Anyway, the rest of the article sticks the boot in to members in various other ways, and alludes to, but doesn't actually acknowledge, the problems autistic people have with the idea of Norman as a leader, and frankly, just makes me glad he's not standing. At least he has the self-knowledge to know he's not right to lead the party as it currently is, even if he declares it in a rather Skinnerian way.

Principal Skinner asks a pertinent question

So the only likely runner at this point undeclared is Ed Davey. And there will be siren idiots voices whispering in his ear, saying:
Don't stand, Ed. Leadership elections are expensive, Ed. They are divisive and set party members up against each other, ed. It'd be easier all round just to crown Vince, Ed. You don't want the hassle, Ed. The party doesn't want the hassle, Ed. Lets just have a coronation, Ed.
To which I say, pish, tosh, bunkum, bollocks, and bullshit.

Yes, leadership elections are divisive, and do set members up against each other, and sometimes even cause resentments. Do you know what's even more divisive, and causes even more resentments? Not letting Lib Dems have democracy. Not letting us scrutinise each candidate and come to a decision on merit. Not having hustings at which we can put questions to candidates and examine their views and records and promises. Imposing a leader on us without us having a say. I can guarantee you that while a leadership election might be divisive, it's nowhere near as divisive as a coronation.

Now, Ed Davey told one of the BBC politics correspondents (I think Norman Smith) the other day that he would declare whether or not he was standing "on Thursday or Friday". He didn't declare yesterday. I'm hoping he declares he's standing today.

And if you'd told me last month I'd be crossing my fingers for Ed Davey to run in a leadership election, I'd have thought you insane in the membrane, crazy insane, got no brain. Just goes to show what a funny old world it is...
flaviomatani: (the wall teacher)
([personal profile] flaviomatani Jun. 22nd, 2017 03:46 pm)
Friends from Wales visiting in London took me to the V&A to see the Pink Floyd exhibition. It was very much worth the £20something admission, especially as I didn't have to pay it!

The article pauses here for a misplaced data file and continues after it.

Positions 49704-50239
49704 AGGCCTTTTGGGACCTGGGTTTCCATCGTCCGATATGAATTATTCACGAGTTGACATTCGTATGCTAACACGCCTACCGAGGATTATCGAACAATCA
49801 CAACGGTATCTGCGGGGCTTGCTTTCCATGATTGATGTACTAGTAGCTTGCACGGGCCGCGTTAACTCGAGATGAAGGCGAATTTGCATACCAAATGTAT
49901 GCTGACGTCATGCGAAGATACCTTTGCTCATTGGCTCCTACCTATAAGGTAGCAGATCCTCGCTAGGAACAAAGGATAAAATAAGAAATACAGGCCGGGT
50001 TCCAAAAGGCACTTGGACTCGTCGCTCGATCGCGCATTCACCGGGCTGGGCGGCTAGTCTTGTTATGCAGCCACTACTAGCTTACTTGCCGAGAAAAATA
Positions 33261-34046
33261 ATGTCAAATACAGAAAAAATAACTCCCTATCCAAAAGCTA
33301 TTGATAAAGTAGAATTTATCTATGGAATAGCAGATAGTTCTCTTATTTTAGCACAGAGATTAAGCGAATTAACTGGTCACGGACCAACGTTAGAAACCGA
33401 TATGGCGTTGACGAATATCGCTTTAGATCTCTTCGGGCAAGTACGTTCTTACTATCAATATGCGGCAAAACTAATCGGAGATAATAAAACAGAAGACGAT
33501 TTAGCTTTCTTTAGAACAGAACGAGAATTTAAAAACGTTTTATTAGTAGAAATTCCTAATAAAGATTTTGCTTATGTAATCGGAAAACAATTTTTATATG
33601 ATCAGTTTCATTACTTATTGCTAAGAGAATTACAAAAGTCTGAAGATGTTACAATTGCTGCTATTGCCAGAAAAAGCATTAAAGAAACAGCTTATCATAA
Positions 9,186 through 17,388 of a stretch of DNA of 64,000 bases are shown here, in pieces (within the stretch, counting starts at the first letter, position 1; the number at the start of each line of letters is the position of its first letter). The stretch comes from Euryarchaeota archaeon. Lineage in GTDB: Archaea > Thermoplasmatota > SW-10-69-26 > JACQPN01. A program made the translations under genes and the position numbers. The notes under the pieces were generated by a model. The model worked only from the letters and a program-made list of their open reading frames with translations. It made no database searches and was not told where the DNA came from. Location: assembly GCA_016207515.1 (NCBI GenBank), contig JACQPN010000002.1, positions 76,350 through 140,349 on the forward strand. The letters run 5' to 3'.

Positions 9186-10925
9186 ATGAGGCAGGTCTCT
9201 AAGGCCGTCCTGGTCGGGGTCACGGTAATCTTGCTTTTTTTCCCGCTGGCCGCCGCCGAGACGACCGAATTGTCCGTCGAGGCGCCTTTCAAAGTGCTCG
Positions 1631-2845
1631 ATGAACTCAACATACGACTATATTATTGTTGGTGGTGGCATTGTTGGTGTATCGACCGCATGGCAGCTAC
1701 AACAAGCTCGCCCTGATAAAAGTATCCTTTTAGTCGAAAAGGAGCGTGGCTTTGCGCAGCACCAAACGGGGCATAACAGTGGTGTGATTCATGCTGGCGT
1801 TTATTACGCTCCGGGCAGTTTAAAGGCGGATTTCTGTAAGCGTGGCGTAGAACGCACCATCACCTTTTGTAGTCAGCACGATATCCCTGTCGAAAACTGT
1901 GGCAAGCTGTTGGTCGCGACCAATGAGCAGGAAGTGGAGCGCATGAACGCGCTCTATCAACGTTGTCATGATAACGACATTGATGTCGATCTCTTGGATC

morbidfrog: (Gothcentric flyer)
([personal profile] morbidfrog Jun. 22nd, 2017 06:23 pm)
Tuesday 13 June: Madrid El Prado

Museums cost in Madrid, luckily many do a special last 2 hours free entry for EU citizens on certain days (although they did not check just queued for a bit) , so it is perfect to see a glimpse of the big museums for short trips also work in the palace).
The Prado is pretty amazing so could easily spend a few more hours there but this was a short trip so it worked perfectly for us, especially as I had prepared a short list of my must see: Goya Saturn, Witches Sabbath, El Coloso, Third of May and discovered a few more from his black series. The Bosch collection , especially Garden of Delights was just extraordinary and lovely to finally see some of those iconic Velasquez.

Afterwards we went on search for food, that is the most complicated bit in Madrid, finding food, Spanish people never seem to eat, bars are full but apart from the odd tapas it sometimes seems quite hard work to find proper menus, also very pricey for a few croquettes. Lunchtime much easier  but evening. We were trying to be on Spanish time..looking for food around 9.30pm but i guess till way too early..in the end we had to accept defeat and go for big jug of sangria and a few tapas before being back to hotel and collapse as everyone only start to head into town.

Photos )

morbidfrog: (Sleepy)
([personal profile] morbidfrog Jun. 22nd, 2017 06:01 pm)
Tuesday 13 June: Madrid El Retiro Park

That morning we caught the first tune to Heathrow to catch our mid morning flight to Madrid ( we both been to the airport a few times but never to Madrid so it was time to remedy it). then more tube to get to our little hotel in the Anton Martin area. Hard work with a big suitcase, 40+ degree and 3rd floor room with no stairs.
Finally started being tourist mid afternoon.
we went straight to visit El Retiro Park, beautiful with lake, sculptures alleys, palaces and gardens.
Beautiful Crystal Palace in the park , which is also an exhibition space and its pond is full of turtles and black swans <3